Lagos Assembly constitutes 36 standing committees
Urges Sanwo-Olu to restructure disability affairs, awareness campaign offices
Speaker of Lagos State House of Assembly, Mudashiru Obasa, yesterday reeled out the standing committees of the House.
The Ninth Assembly had been operating with ad-hoc committees since its inauguration on June 7, 2019.
The Speaker is chairman of the Selection Committee while the Chief Whip, Lateef Abiru, heads the Ethics/Protocol Privileges committee.
Other committees and their chairmen include House Services (Tijani Olatunji), Public Accounts (Local) (Fatai Mojeed), Public Accounts (State) (Moshood Oshun), Agriculture (Kehinde Joseph), Economic Planning and Budget (Gbolahan Yishawu), Special Duties and Inter-governmental Relations (Kazeem Raheem) and Education (Yinka Ogundimu), among others.
Meanwhile, the House has urged Governor Babajide Sanwo-Olu to restructure the State Office of Disability Affairs for more effective discharge of its duties and responsibilities.
It also implored him to direct the Ministry of Information and Strategy to embark on awareness campaign to educate Lagos residents on the significance of white cane used by the blind and visually-impaired persons through the state-owned media.
Abiru, representing Somolu II, who moved the motion on the need to ensure the safety of the blind and visually-impaired persons in Lagos during plenary yesterday, sought awareness campaign on the issue at the local council level.
Abiru further noted that there were over four million people in Nigeria living with visual impairment according to the World Health Organisation (WHO), which he said, necessitated the need to accord special privileges to this group of people.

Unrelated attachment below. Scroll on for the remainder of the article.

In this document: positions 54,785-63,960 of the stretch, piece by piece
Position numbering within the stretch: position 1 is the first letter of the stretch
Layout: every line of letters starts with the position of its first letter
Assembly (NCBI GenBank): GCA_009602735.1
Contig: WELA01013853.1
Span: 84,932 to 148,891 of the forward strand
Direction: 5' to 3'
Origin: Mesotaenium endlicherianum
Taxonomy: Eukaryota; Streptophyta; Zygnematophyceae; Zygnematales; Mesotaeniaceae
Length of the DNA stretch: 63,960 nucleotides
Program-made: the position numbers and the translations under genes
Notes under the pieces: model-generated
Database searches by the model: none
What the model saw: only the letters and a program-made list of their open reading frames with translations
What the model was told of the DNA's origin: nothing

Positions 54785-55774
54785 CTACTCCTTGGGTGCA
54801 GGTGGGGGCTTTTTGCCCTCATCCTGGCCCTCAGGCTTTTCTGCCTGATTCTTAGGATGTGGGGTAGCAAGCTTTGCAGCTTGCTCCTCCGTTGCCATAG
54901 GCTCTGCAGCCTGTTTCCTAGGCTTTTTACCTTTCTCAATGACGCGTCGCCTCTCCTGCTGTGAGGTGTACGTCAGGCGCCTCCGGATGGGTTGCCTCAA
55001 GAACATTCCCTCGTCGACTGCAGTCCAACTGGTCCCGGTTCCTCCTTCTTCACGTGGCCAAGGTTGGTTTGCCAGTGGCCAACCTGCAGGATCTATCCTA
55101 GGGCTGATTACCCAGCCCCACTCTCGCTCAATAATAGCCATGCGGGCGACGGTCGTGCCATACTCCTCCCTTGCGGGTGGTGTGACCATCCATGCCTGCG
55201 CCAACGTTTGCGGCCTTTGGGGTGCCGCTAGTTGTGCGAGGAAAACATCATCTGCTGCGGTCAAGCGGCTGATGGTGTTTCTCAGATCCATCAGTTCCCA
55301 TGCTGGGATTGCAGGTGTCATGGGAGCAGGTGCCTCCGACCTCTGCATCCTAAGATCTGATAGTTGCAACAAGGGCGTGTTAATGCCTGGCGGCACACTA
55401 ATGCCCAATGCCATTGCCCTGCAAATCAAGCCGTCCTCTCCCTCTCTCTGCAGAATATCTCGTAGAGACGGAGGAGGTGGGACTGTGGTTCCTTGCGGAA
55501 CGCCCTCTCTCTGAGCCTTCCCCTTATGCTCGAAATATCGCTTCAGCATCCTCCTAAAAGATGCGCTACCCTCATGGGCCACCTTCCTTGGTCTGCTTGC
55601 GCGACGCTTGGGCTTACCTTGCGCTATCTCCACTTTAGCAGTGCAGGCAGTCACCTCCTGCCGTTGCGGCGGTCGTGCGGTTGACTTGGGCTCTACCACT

The lawmaker, who noted that the white cane, which is a symbol of mobility for the blind or visually-impaired persons to enable them scan their environment for obstacles or marks, afford them the right of way when crossing the road alone and help other road users to identify them, lamented the low awareness among Lagos residents on the symbolic meaning of the white cane, which he said, had led to various road accidents and incidents, causing further physical harm or deaths to the visually-impaired.
In his contribution, Yishawu, representing Eti-Osa Constituency II, said that there was need for the government to do more on road construction, saying that this would aid the movement of the blind and visually-impaired people.
Desmond Elliot, representing Surulere I, said that it was heart-rendering that there was no data to work with on the blind.
“I have not seen people with white cane before, and this is the motion we have to take seriously and privately-owned media should be involved in the campaign,” he said.
Tunde Braimoh, representing Kosofe II, said there was need to call on the ministry of education to include white cane awareness in schools’ curriculum.
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